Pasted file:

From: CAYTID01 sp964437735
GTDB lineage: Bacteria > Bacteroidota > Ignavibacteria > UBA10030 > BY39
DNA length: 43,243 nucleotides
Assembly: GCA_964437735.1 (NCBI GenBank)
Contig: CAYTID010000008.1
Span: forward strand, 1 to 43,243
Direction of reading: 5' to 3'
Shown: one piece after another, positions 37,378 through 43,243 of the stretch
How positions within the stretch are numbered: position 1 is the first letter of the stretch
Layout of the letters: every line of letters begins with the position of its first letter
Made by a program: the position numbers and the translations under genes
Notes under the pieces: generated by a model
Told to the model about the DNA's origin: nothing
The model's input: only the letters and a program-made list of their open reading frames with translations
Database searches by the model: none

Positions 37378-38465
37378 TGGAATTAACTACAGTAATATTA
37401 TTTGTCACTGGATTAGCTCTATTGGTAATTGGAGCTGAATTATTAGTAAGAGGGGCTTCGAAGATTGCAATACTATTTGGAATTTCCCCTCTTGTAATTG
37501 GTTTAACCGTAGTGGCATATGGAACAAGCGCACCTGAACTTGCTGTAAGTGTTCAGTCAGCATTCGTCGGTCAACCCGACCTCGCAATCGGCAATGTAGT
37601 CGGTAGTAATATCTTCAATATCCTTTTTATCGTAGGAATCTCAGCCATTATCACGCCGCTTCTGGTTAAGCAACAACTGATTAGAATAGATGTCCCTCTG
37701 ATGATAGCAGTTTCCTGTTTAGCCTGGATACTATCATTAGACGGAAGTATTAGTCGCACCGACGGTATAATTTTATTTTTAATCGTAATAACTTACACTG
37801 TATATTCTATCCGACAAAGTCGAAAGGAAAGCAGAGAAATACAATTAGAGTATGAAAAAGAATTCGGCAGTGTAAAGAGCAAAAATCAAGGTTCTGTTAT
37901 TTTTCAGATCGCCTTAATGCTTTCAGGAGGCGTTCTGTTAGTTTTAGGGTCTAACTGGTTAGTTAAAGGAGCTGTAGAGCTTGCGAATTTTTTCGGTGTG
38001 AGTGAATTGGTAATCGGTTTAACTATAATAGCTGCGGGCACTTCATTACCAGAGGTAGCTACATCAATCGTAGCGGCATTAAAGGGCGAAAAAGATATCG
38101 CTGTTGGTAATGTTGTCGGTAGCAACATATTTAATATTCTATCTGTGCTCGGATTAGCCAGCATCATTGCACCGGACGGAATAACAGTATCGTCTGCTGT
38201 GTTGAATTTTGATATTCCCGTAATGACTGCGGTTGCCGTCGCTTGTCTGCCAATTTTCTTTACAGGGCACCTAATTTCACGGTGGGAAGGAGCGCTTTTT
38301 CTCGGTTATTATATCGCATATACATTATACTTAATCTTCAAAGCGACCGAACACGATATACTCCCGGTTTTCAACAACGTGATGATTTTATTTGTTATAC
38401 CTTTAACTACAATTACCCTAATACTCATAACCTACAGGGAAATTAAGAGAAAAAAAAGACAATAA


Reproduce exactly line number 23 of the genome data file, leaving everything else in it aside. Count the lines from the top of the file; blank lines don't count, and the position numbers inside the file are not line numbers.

37901 TTTTCAGATCGCCTTAATGCTTTCAGGAGGCGTTCTGTTAGTTTTAGGGTCTAACTGGTTAGTTAAAGGAGCTGTAGAGCTTGCGAATTTTTTCGGTGTG